Rise in child abuse and neglect cases across Oklahoma

OKLAHOMA CITY (KFOR) – The Oklahoma Institute for Child Advocacy is seeing an uptick in child abuse and neglect cases across the state.  

During the pandemic, children were at home and fewer cases were being reported. But, now as students are back in school and doing extracurriculars again, those numbers are going back up.  

“Some of that can be tied in with the economic situation families face. When people are stressed out, sometimes they will take that out on their family members and especially younger kids. And so that’s why it’s important for people to pay attention to what’s going on around them,” said Joe Dorman, CEO for the Oklahoma Institute for Child Advocacy.  

A challenge the Oklahoma Institute for Child Advocacy is now facing is finding a place for the children to go. 

“It’s not just the reports of abuse and neglect, but when kids are taken into custody because of some issue, it’s trying to find a good place for them to be located,” said Dorman. 

They are also in need of more foster parents across Oklahoma.   

“We need families involved in these kids’ lives… The need of what we’re facing with thousands of kids taken into the custody of the state and placed in a home, whether it be a foster parent or a family member providing services to help take care of that child,” said Dorman.  

Joe Dorman, the CEO for the Oklahoma Institute for Child Advocacy said some Oklahoma kids have been moved out of state to places like Tennessee due to extreme situations.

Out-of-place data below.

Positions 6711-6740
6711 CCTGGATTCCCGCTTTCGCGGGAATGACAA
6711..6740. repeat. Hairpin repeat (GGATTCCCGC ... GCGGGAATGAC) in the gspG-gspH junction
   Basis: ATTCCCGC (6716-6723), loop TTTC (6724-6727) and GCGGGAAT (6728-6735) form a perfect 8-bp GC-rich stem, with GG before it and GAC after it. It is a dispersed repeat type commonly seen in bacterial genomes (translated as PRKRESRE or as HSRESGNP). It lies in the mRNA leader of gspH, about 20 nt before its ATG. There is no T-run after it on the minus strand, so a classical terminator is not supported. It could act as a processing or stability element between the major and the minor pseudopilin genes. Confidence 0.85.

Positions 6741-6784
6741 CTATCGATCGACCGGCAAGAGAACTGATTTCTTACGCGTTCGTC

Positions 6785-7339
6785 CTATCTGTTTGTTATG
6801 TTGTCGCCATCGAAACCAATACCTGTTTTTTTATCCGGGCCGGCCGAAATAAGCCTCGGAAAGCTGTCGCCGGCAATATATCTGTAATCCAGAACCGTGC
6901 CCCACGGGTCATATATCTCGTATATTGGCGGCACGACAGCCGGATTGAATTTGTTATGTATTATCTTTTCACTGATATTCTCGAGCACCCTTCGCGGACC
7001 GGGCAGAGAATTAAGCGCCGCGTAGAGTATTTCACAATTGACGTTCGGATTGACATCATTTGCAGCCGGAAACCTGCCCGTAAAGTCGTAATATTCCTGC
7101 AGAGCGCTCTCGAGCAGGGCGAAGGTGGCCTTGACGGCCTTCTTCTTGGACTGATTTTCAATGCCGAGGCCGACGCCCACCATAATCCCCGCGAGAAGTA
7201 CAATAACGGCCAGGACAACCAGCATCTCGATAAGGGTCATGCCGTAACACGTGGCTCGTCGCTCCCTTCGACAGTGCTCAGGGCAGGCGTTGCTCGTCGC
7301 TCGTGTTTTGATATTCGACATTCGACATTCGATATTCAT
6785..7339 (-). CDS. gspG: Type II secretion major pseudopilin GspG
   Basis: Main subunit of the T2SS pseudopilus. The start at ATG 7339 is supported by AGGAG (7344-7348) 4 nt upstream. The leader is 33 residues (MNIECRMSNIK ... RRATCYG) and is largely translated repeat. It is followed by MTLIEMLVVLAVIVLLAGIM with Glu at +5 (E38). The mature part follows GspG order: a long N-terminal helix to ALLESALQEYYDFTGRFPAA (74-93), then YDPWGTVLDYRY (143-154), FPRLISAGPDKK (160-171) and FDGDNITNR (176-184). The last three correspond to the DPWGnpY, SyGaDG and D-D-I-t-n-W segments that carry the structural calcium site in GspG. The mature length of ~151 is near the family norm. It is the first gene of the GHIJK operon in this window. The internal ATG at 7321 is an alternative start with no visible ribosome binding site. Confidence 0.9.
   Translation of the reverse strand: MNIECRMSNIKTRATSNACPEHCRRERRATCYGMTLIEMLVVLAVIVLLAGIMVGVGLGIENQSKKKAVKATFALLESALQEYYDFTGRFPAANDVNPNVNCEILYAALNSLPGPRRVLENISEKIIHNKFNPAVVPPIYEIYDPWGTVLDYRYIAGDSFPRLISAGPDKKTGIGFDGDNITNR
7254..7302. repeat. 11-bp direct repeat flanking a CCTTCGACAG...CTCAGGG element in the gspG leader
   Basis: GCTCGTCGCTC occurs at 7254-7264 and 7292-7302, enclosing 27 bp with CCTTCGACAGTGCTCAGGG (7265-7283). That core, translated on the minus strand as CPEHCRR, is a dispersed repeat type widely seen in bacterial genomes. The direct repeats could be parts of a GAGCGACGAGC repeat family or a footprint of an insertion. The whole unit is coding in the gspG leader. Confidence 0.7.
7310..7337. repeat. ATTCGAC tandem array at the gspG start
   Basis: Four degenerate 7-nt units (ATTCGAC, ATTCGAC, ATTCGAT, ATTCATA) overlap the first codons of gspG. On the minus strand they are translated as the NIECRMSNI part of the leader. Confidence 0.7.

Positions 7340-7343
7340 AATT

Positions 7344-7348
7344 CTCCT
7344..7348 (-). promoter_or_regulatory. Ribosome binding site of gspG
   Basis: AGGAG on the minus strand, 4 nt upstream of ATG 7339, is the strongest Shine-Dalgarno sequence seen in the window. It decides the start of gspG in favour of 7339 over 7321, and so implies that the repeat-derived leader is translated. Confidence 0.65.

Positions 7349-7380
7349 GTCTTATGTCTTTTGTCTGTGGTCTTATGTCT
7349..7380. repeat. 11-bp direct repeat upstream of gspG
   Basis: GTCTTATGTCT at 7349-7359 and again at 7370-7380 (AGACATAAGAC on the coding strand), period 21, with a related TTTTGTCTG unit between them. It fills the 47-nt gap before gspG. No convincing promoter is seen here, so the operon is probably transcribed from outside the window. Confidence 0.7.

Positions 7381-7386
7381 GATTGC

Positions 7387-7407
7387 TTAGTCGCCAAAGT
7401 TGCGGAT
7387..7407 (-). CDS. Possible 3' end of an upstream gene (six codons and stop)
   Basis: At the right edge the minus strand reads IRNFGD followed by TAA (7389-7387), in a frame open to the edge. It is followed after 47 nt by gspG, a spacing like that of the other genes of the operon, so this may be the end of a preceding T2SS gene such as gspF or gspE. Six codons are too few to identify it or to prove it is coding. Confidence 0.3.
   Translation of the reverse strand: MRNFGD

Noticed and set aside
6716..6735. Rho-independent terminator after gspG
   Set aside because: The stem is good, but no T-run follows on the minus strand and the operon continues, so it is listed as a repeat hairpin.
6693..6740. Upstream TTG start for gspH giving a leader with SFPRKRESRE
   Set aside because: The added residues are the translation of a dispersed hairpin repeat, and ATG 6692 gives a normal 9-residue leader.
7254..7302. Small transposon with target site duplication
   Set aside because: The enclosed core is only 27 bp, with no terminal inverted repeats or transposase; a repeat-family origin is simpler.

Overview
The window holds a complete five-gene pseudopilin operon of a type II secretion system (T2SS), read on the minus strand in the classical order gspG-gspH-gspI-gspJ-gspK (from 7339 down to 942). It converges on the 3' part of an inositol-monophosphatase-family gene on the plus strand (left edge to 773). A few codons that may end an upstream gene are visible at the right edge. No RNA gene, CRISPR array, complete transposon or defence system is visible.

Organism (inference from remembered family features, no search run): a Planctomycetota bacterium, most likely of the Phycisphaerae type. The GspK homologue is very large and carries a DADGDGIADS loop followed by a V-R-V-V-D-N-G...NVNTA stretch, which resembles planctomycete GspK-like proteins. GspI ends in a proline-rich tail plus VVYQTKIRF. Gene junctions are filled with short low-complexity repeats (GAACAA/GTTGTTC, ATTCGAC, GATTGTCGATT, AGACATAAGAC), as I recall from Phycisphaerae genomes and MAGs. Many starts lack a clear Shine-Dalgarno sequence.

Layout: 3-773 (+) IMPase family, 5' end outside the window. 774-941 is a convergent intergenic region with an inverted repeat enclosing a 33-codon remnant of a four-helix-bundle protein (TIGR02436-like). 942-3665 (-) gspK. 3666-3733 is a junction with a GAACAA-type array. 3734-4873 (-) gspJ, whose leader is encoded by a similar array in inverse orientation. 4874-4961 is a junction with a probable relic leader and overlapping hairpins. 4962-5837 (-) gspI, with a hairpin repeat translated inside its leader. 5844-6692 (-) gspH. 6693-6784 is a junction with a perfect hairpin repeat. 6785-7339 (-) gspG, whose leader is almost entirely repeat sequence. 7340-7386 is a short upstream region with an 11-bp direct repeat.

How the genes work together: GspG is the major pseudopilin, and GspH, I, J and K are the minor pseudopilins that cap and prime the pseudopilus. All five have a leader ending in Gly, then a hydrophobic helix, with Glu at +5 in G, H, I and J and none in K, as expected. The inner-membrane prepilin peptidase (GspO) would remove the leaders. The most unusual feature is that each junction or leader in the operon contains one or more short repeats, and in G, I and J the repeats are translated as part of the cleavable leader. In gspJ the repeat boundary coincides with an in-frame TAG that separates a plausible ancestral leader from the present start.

“They’re called level E facilities. Those are the enhanced cases where kids are very difficult to deal with, severe emotional problems. And we do have some level of facilities in the state, but not enough to handle the load of what we face,” said Dorman.  

Dorman also said the best way to tell if a child may need help is by watching their behavior. 

“You can tell from the behavior if somebody is mistreating a child when they’re out public, if they jerk them along… But you can tell the difference between a bruise from playing around and a bruise that may have been inflicted by an adult. And so just be vigilant and pay attention to those signs and call the proper authorities if you notice something suspicious,” said Dorman.  

The best way to report it is by contacting either the DHS hotline or local authorities.  

“During this time with the recovery from the pandemic, with the economic conditions people are facing, it’s important to be involved in people’s lives. Let’s not let this situation go further. If you can offer a helping hand to family members and be involved in the lives of these kids, that’s probably going to be the best prevention that you can do, is just being there to help these families get through the stress and the struggles that they’re facing, said Dorman.  

This week the Oklahoma Institute for Child Advocacy will be hosting a Fall Forum. Attendees will hear from lawmakers about interim studies being conducted at the State Capitol, plus talk about passing bills to help combat the rise of cases across the state.  

If you would like to register for that, click here for more information.